Monday, August 05, 2013

Essays on Generosity (1 of 7)

"What is the use of living, if it not be to strive for noble causes and to make this muddled world a better place for those who will live in it after we are gone?"  
                                                          -Winston Churchill
According to The Chronicle of Philanthropy, it is not the wealthy that are the most generous.  The middle class in the United States donate a far bigger share of their discretionary income to charity.  While many say our society is selfish, there are countless people who are extremely generous with money, time and moral support to an unlimited number of good causes.

Giving is a personal issue and people give for a variety of reasons.  Much is written on the importance of giving, and in times of either economic prosperity or financial hardships there are always millions in the world who are in need of assistance.  As long as man has walked the earth there has been opportunities to serve others with a generosity of spirit.

There is something about being involved with cause that makes people feel connected.  Philanthropies often bring people together in their efforts to raise funds.  These charity walks, galas, online forums, social clubs, etc.... can be a way to connecting people.  While we live in a "social media crazy world", and even with all these digital "links", people often feel isolated.  The online social media groups that many frequent often lack the feeling of a "greater good" and fail to deliver the feeling of being part of something important.  Those seek meaning can find it in supporting a cause.

Many argue the dark side of large charities, and point to news stories where high percentages of their income go to salaries and overhead expenses.  While fraud and other problems are a real concern, we need to be careful not to discredit the good that is done by charities.  Most organizations do amazing work that impact the lives of those they serve.  One popular blogger whom I follow (but will not name here) wrote two highly popular posts about why people should not donate to charities.  He made some valid points, and encouraged people to participate in random acts of kindness.  While great in theory, too many fail to ever take the actions needed to solve the problems, and the formal programs of charities have to fill those gaps.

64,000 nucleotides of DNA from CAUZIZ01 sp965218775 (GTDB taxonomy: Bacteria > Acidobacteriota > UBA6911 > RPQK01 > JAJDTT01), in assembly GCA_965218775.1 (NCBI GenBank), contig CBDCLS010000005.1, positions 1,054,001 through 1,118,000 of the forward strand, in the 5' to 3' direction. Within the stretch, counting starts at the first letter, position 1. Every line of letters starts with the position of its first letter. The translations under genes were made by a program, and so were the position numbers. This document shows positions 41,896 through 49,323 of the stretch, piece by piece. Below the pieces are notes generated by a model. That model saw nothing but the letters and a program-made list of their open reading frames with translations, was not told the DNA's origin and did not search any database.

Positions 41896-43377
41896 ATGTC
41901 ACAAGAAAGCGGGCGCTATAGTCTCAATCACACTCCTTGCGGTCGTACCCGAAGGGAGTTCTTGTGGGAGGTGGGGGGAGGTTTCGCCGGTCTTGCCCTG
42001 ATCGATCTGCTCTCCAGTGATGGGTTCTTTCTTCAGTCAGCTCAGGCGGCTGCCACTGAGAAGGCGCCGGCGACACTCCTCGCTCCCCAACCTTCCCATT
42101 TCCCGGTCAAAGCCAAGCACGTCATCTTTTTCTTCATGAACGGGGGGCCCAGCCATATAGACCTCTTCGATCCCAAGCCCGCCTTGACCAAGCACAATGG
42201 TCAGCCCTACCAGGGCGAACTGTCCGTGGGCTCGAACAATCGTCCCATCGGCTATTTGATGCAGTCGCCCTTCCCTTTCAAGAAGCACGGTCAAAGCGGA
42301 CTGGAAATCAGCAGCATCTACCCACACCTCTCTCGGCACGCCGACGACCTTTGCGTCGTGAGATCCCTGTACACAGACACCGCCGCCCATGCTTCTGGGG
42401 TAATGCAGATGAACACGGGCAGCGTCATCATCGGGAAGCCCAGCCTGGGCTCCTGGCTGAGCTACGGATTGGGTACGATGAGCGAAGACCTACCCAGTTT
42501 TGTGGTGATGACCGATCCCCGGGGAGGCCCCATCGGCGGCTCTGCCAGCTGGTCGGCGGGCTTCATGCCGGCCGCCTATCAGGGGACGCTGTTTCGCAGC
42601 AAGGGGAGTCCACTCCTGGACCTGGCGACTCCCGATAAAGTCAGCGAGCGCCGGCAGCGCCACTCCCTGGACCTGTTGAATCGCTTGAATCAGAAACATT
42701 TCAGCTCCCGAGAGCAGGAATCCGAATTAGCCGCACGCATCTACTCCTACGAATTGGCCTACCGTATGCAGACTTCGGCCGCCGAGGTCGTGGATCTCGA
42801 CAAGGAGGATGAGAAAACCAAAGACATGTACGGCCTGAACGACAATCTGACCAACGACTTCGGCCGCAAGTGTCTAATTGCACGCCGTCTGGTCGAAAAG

When selecting a charity to support you must be judicious in your selections process.  Make sure that the mission of the organization matches your plans for how you desire you money to be invested. Understand the business policies and history of the charity, and be sure you respect the people on the staff  and the board.  Once you commit long-term to a philanthropy you want to have a strong sense of trust in what they are doing.  If you cannot write a single large check, you may choose to give repetitively over many years, and knowing the long term vision of the organization will be important to your peace of mind. 

If you feel fortunate about the life you live, then giving back can be a natural desired course of action.  Finding a way to make a difference, if you are not wealthy, can be more difficult.  One friend wanted to donate 5% of her salary to a variety of causes, but at the end of the year she found she gave much less than she had intended. None of the small checks she wrote seemed to give her any sanctification of having made an impact on anything at all. I think having a single charity, or a few causes, and a structured plan for giving over a longer period of time can bring you more satisfaction.

Consistent acts of giving over a long period of time can add up to astonishing numbers in regards to time and money.  Both those who give, and the charities they fund, seem to focus on single donation amounts, but contributing over time to a planned giving program can equal or exceed those donations that are often reported in press releases.  You do not have to be rich to impact a charity, as a long term commitment to systematically giving any amount will add up over time.

Have A Great Day.

thom singer

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